Sustainability: It's Not a Luxury, it's a Matter of Life and Death

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Keywords: 2011 | Business & Trade | Worldwatch Institute | climate change | natural disasters

Sustainability: It's Not a Luxury, it's a Matter of Life and Death

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How much longer can we afford to stay inert in the face of impending disaster? http://bit.ly/HcnaII @justmeans #sustainability
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Thursday, April 5, 2012 - 9:30pm

The world is changing rapidly due to anthropogenic reasons, that is, human activity. Despite mounting evidence that climate change is going to have a profound impact on our way of life, many companies continue to take the business-as-usual approach and the general public remains oblivious to the catastrophic consequences of their behavior as consumers.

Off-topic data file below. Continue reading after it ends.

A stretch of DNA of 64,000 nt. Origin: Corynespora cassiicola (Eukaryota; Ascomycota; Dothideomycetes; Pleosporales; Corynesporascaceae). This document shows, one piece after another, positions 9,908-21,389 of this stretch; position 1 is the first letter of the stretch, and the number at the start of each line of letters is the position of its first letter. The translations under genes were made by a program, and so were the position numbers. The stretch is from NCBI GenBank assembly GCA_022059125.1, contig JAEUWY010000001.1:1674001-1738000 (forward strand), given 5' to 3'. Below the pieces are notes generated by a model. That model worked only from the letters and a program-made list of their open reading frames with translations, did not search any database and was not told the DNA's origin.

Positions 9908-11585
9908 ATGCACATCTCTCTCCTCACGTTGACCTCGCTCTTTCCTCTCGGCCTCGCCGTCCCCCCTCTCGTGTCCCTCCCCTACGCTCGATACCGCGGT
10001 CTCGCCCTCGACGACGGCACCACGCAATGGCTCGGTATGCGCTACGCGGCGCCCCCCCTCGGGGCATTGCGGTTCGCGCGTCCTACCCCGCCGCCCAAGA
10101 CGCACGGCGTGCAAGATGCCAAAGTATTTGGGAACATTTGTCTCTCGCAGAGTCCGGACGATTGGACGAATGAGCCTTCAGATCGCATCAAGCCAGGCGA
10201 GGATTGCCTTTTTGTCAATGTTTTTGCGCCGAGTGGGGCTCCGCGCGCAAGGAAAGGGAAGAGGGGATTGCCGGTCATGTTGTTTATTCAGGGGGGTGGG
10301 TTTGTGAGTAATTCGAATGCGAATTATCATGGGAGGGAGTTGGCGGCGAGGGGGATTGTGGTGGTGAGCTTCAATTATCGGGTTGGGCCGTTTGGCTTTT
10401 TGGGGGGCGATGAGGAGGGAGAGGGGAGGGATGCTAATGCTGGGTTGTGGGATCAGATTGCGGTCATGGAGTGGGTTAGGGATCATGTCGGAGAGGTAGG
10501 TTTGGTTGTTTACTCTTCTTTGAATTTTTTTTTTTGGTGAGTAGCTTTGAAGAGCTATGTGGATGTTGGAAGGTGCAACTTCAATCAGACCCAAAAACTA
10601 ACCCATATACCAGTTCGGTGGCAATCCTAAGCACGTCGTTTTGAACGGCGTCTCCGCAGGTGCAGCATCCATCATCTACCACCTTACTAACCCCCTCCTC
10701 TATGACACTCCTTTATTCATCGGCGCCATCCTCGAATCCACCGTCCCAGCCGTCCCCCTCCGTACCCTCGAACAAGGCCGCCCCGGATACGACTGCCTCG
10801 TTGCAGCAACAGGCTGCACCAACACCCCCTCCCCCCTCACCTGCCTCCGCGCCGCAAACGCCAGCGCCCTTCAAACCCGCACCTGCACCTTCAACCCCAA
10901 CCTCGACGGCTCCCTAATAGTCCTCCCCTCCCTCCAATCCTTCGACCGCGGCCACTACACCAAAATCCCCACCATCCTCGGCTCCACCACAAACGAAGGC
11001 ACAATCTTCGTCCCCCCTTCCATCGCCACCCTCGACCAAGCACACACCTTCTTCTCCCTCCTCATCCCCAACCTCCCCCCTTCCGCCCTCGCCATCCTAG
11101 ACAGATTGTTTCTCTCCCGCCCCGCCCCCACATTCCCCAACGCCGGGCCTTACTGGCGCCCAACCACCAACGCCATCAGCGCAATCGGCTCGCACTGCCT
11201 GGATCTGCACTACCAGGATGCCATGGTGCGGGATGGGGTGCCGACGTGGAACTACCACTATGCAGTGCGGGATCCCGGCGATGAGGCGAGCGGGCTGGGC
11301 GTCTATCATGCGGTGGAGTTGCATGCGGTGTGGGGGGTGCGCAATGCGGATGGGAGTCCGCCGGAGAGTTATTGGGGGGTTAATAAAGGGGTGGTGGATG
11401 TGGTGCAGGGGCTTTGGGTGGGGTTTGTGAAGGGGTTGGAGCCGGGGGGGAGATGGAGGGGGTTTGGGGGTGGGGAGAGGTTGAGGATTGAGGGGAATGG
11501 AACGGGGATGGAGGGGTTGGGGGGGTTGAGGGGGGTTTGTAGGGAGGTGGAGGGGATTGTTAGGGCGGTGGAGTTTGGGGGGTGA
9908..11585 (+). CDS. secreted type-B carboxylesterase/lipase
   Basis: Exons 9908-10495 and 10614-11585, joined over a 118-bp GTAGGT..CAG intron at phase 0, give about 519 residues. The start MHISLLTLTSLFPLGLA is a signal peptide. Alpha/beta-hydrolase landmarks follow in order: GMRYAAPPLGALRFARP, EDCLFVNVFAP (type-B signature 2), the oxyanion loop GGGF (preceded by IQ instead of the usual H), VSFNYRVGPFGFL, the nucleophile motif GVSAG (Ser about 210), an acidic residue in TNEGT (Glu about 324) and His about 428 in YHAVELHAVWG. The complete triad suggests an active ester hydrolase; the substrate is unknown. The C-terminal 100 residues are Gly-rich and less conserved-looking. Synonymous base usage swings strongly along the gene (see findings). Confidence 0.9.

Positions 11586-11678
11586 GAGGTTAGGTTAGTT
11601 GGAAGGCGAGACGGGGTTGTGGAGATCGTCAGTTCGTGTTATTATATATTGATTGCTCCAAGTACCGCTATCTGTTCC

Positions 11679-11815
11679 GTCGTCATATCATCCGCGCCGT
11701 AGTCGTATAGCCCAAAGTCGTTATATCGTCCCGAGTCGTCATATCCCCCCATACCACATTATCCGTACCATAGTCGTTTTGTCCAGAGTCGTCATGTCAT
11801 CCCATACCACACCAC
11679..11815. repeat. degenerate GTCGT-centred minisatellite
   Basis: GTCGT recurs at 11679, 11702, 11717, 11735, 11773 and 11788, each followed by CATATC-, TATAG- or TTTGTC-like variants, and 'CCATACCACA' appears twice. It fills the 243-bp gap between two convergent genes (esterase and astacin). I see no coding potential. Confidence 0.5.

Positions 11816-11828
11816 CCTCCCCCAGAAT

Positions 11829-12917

How much longer can we afford to stay inert in the face of impending disaster? Perhaps we should replace the word impending with 'ongoing' since recent data reveals natural phenomena, intensified by by global warming, is already making a massive dent on the global economy, human and non-human life. Figures compiled by Munich Reinsurance Company and analysed in the Worldwatch Institute's Vital Signs series show that natural catastrophes resulted in 27,000 deaths and $380 billion in economic losses in 2011. These figures exclude slow-onset famine victims.

The previous record of monetary losses had been set in 2005, when it reached $220 billion. 2011's costliest natural catastrophes were the March earthquake and tsunami in Japan (costing $210 billion), the August-November floods in Thailand ($40 billion), and the February earthquake in New Zealand ($16 billion).

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Antonio Pasolini is a Corporate Social Responsibility writer for Justmeans, Antonio Pasolini is a journalist based in Brazil who writes about alternative energy, green living and sustainability. He also edits Energyrefuge.com, a top web destination for news and comment on renewable energy and Elpis.org, a recycled paper bag/magazine distributed from health food stores in London, formerly his hometown for over a decade. He is also a happy herbivore.